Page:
The federal government announced last week that they are eyeing the year 2035 to ban new gas-powered cars and light-duty trucks from being sold in Canada.
It moves up the previous target of 2040, and will likely increase the federal government’s 600 million dollar investment into a rebate program to encourage the shift to electric.
SaskEV President Jason Cruickshank calls it a step in the right direction.
“A lot of EV organizations have been calling for 2030 as a target instead, but I think this is still kind of a move in the right direction,” Cruickshank said. “I think we’ll have to wait and see what the Americans do as far as if they can approve a steady EV mandate of their own, or if they try and do some of this stuff to try and tailpipe emission standards.”
Cruickshank says this could help convince people to switch to electric now.
“The other piece as well for energy companies is how well do they deploy charging infrastructure when it comes to electric vehicles,” Cruickshank said. “I think it will give it a bit more confidence. This is coming, this is going to be developed quickly over the next 15 years here, and so more organizations should be looking to invest now to kind of get started on this transition.”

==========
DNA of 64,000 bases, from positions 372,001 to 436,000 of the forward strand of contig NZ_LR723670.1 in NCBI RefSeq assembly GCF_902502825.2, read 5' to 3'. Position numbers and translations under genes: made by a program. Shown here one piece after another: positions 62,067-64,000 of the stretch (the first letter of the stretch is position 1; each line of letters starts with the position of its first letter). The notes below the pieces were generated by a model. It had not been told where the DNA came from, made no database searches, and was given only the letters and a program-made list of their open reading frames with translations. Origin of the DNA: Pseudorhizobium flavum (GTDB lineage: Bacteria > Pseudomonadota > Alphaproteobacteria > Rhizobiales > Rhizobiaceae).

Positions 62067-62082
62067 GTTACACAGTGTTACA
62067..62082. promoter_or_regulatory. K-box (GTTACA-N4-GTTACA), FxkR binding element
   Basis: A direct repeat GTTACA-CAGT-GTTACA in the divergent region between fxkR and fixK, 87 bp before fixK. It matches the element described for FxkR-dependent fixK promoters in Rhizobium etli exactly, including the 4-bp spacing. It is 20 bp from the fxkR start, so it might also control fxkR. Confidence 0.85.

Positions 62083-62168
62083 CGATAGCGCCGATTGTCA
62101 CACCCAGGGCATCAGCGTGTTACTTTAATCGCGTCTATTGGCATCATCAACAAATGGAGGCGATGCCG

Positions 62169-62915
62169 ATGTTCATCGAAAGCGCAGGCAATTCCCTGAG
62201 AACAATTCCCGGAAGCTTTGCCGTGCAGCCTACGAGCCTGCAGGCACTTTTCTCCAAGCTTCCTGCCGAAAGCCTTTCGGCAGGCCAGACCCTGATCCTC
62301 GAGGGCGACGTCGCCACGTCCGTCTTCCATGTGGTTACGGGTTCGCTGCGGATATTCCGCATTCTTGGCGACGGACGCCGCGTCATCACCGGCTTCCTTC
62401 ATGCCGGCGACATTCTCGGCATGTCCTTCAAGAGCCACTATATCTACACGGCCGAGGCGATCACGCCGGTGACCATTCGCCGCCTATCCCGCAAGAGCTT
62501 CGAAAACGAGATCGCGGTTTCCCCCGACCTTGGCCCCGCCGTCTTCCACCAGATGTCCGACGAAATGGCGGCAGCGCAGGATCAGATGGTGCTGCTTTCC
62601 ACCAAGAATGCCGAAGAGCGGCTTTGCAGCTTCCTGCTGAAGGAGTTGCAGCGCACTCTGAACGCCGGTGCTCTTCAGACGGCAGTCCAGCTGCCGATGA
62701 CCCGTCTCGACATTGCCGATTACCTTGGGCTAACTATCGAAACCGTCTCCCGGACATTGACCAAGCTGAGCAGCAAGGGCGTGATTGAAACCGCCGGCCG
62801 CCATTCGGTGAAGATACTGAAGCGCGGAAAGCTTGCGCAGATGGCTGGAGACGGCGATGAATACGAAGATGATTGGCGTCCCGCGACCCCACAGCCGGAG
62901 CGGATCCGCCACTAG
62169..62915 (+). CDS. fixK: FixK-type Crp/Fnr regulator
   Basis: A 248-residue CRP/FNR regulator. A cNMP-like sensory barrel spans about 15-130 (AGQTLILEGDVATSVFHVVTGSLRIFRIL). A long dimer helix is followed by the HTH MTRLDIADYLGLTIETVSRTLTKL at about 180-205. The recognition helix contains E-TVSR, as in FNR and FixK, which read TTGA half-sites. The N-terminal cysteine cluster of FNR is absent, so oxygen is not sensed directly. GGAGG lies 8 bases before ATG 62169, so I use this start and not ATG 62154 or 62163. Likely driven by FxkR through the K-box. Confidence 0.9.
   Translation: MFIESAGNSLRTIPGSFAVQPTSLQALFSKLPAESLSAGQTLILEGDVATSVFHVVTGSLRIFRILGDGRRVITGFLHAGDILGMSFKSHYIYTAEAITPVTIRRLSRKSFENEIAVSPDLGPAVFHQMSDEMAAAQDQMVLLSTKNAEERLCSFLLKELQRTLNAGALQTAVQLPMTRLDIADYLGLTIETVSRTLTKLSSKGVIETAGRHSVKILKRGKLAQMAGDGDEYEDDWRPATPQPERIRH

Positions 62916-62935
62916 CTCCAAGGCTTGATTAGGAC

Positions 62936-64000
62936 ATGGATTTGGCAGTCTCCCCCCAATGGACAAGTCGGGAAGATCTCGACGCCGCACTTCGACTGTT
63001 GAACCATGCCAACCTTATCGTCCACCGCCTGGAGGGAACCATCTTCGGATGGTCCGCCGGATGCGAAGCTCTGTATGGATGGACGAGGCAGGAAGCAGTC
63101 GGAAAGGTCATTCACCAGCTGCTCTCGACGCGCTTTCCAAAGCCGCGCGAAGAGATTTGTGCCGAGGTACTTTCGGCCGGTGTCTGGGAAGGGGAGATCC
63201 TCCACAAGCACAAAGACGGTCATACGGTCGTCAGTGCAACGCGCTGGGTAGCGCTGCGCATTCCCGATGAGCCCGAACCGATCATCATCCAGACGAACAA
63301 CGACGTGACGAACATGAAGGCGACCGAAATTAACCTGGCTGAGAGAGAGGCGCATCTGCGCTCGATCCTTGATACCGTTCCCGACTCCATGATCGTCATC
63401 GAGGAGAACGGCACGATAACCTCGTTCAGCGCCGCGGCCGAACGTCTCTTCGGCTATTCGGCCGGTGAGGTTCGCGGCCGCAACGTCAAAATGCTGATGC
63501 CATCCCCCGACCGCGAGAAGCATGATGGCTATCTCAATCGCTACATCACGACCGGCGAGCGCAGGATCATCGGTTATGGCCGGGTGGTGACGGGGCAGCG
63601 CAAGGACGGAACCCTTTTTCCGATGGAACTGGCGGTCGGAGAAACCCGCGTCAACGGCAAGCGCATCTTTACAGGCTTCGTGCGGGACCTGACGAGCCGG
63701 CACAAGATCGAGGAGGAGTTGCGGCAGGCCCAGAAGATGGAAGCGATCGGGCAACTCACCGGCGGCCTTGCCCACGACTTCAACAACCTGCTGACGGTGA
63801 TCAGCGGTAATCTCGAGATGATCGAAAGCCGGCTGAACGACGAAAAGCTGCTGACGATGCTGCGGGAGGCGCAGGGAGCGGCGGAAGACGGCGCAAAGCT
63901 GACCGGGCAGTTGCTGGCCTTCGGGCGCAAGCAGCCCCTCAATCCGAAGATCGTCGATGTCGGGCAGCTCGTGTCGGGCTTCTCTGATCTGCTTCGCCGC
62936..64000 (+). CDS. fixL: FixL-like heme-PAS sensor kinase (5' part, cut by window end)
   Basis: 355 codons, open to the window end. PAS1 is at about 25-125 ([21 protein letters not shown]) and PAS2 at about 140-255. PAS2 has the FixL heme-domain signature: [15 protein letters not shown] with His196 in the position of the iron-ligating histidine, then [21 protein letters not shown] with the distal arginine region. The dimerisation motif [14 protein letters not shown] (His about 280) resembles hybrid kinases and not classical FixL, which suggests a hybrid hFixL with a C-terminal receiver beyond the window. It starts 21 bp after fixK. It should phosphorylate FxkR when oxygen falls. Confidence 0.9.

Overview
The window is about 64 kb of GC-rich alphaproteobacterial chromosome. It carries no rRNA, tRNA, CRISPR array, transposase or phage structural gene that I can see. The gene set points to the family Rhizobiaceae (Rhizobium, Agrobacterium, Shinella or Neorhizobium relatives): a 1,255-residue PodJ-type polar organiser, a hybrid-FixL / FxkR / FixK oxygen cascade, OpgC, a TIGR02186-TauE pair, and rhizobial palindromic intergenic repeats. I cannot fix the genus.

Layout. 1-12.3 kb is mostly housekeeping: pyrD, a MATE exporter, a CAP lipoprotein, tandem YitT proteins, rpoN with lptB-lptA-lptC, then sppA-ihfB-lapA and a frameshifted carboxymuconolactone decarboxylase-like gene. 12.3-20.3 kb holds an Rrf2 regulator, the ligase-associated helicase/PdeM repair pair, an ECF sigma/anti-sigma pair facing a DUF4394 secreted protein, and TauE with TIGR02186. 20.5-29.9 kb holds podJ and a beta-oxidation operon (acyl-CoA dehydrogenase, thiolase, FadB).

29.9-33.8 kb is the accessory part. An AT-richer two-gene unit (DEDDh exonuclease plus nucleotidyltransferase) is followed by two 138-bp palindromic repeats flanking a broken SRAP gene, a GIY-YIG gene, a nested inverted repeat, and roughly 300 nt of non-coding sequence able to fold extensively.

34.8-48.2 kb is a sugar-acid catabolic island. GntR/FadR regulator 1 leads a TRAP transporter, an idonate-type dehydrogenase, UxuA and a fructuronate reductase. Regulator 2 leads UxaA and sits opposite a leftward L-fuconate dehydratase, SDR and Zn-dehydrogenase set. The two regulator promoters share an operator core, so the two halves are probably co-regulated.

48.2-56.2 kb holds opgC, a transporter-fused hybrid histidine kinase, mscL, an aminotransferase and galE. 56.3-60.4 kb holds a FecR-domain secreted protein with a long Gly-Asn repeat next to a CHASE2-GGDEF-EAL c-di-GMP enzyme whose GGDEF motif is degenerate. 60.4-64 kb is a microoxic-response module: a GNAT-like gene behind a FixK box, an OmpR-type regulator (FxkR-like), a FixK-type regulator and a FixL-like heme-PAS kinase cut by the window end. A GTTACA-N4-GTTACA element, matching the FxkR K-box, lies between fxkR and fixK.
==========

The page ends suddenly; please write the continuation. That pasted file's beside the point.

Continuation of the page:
Cruickshank says a shift to electric vehicles can be very beneficial to Saskatchewan.
“Saskatchewan is home to two-thirds of the 31 minerals that have been identified as being important to this transition in climate action,” Cruickshank said. “I think this will also provide some confidence, and send a signal to miners that they need to be looking to increase their investment so we can produce more of those metals and minerals that are going to be necessary for some new technologies.”
Cruickshank also encourages those who are hesitant about buying an electric vehicle to test drive one, adding their perception can change quickly.